Technology innovation as a driver for circular economy

Lorenzo Baronti  <img src="" alt="Trulli" width="25" height="25">
Lorenzo Baronti Trulli

Masters in Circular Economy - Università degli Studi della Tuscia

Technology and innovation applied to the circular economy are effective tools to adopt for the growth of start-ups, industries and manufacturing companies. But how does this system work and on what principles is it based? 

In this week’s article within our Blog, at Alkebulan we’ll discover the advantages that the more efficient use of resources can produce in favor of the environment and the community.

First of all, what is circular economy?

Before understanding the role that technology and innovation play in this transition process, let’s find out what the circular economy is:

The circular economy is a model of production and consumption that involves sharing, lending, reusing, repairing, refurbishing and recycling existing materials and products for as long as possible.

Imagine the linear economy as a straight line that represents the processes of extraction, transformation, sale and use of a product, which will be thrown away at the end. The circular one instead, represented by a circle, well illustrates the life cycle of an asset, which recalls that of nature. In fact, its end corresponds to the beginning of a new product.

Technology at the service of the circular economy

The circular economy the business world the opportunity to develop new services focused on use rather than consumption, implementing maintenance, sharing, reconditioning, disassembly, pay per use and assistance services.

Technology, in particular the Internet of Things, artificial intelligence, 3D Printing and Machine Learning, is being successfully adopted by startups and established companies all over the globe, for the application of industrial models of the circular economy.

The IoT allows a physical and real object connected to the internet to collect data, share it or transfer it to other devices defined as smart, as they are equipped with specific sensors capable of controlling multiple parameters. For example, the state of consumption or wear of a product, kicking off predictive maintenance or the creation of ad hoc pay as service services and subscriptions.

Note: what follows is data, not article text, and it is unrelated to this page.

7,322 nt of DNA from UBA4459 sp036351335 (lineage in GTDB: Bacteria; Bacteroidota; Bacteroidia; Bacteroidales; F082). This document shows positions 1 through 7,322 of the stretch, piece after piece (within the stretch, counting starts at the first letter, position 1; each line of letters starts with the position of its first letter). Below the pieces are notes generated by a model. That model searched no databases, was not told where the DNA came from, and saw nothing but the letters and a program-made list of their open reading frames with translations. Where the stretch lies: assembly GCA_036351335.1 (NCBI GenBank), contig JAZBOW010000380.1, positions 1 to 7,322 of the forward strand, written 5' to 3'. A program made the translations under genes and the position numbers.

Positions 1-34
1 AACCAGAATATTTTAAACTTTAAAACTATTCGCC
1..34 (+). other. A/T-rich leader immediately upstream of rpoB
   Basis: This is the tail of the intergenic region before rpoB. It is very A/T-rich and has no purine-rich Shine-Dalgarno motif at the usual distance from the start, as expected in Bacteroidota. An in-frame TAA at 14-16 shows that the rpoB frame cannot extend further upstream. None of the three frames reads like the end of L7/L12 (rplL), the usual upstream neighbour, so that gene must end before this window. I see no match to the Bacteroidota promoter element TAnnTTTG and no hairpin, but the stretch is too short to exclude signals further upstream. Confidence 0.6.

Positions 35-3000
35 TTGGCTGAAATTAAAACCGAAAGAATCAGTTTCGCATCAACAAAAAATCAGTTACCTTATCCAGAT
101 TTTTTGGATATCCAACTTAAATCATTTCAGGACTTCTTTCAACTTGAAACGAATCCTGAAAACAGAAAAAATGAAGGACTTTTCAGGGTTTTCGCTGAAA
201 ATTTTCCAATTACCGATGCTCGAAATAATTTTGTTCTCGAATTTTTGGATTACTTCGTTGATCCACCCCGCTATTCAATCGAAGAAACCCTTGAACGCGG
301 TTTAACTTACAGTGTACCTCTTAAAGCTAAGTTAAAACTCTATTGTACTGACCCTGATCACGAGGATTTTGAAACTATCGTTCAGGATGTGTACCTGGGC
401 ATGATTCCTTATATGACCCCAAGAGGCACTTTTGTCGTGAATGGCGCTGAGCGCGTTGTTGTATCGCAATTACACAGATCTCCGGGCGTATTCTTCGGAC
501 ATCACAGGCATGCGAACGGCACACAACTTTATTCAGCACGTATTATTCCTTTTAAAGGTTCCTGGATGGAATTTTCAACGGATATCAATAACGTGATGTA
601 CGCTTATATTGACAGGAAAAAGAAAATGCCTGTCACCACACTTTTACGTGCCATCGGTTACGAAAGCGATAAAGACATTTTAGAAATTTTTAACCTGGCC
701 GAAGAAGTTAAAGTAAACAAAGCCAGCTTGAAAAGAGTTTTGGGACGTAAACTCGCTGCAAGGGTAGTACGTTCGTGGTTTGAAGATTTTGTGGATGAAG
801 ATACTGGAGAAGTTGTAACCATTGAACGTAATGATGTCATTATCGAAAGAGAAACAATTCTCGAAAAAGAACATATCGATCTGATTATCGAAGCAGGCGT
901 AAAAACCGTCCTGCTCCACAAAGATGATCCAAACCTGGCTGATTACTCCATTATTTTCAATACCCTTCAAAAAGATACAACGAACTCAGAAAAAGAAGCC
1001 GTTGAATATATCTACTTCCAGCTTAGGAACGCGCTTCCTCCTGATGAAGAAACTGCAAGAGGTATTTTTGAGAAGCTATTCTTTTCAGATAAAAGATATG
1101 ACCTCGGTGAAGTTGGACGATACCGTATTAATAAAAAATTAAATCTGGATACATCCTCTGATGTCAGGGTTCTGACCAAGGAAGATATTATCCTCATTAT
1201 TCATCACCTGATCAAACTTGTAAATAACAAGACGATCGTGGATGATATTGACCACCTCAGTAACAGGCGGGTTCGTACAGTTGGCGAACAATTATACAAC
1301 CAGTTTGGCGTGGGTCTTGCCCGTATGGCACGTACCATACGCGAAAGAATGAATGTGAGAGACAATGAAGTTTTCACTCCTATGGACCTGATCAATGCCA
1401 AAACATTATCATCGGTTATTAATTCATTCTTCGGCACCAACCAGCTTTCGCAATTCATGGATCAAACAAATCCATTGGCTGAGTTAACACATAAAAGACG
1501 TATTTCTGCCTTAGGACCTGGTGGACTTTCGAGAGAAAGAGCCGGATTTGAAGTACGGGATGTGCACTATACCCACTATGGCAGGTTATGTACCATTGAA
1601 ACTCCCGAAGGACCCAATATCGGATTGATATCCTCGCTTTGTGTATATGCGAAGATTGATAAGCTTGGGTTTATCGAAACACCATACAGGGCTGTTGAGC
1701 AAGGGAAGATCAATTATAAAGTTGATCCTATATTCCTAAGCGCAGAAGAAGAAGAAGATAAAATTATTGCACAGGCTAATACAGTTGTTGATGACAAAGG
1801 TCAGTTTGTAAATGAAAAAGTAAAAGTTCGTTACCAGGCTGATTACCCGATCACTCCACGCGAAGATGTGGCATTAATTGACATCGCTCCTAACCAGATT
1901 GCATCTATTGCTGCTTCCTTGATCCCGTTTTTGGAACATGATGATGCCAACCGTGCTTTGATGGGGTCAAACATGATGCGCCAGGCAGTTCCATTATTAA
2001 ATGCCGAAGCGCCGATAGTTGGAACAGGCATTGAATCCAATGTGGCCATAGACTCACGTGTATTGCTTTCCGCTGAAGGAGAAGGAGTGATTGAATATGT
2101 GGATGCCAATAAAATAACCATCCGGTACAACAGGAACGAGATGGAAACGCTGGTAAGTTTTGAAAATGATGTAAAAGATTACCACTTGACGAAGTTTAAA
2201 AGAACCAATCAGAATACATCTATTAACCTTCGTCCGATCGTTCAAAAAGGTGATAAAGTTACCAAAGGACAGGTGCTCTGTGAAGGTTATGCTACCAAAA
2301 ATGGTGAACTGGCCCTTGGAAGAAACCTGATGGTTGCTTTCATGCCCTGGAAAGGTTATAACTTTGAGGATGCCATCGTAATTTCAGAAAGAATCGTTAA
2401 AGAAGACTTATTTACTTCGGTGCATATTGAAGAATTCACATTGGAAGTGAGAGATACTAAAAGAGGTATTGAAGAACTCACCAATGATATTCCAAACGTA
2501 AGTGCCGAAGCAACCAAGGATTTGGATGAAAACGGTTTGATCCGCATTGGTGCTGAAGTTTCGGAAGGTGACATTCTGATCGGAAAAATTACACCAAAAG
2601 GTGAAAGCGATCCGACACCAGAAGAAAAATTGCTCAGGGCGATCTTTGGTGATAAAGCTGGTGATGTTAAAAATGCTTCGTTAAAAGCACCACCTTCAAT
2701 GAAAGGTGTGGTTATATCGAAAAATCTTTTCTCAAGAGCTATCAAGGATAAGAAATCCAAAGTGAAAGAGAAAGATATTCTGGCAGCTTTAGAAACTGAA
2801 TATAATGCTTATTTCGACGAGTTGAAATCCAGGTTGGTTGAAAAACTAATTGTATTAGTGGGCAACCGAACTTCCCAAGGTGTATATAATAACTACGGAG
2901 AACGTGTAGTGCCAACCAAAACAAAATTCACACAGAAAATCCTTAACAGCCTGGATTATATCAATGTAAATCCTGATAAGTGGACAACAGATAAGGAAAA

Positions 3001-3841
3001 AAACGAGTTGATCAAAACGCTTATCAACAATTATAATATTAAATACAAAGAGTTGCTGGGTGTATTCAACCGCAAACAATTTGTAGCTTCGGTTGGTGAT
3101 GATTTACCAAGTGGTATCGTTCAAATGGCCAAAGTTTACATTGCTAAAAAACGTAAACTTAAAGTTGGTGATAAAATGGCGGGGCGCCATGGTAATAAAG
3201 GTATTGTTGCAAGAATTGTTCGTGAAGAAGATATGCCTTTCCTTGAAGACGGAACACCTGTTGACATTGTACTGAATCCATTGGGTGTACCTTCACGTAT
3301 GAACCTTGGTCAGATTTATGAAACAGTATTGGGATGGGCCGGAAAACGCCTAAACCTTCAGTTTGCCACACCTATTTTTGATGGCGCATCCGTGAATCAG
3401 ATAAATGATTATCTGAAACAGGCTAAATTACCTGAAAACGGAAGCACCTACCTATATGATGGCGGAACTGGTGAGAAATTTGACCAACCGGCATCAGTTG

Through artificial intelligence, which processes an enormous amount of data, it is possible to make forecasts on market demand and consequently plan on these specific commercial strategies.

Machine learning software are able to identify and recognize in the undifferentiated electronic components such as batteries, through images. This facilitates the thorny management of electronic waste.

3D printing has reinvigorated remanufacturing, making it possible to create spare parts for every need in order to extend the life of a broken object. Moreover, this technology with infinite applications reduces storage and transport costs, with significant advantages on polluting emissions.

Thinking about the future spread of “pay as a service” and “pay per use”, we can well foresee many monthly “subscription” payments and frequent changes in tariffs or requests for extra services. Very often these will be micro-transactions with ridiculous amounts to be managed in a practical, agile and economically convenient way, so that they do not bury this type of model. Before the real problem has arisen, and we are still far from it , digital technologies already provide the answer: smart contracts, which are simply to be associated with objects so that if the user consents to a transaction, a new contract is automatically activated that the parties have defined without signatures on documents or clicks.

At Alkebulan we are developing a business plan where circular economy is driven by technology innovation, thanks to new easy-to-access digital services, which will then boost circular economy and local cooperation within local communities.

Leave a Reply

Your email address will not be published. Required fields are marked *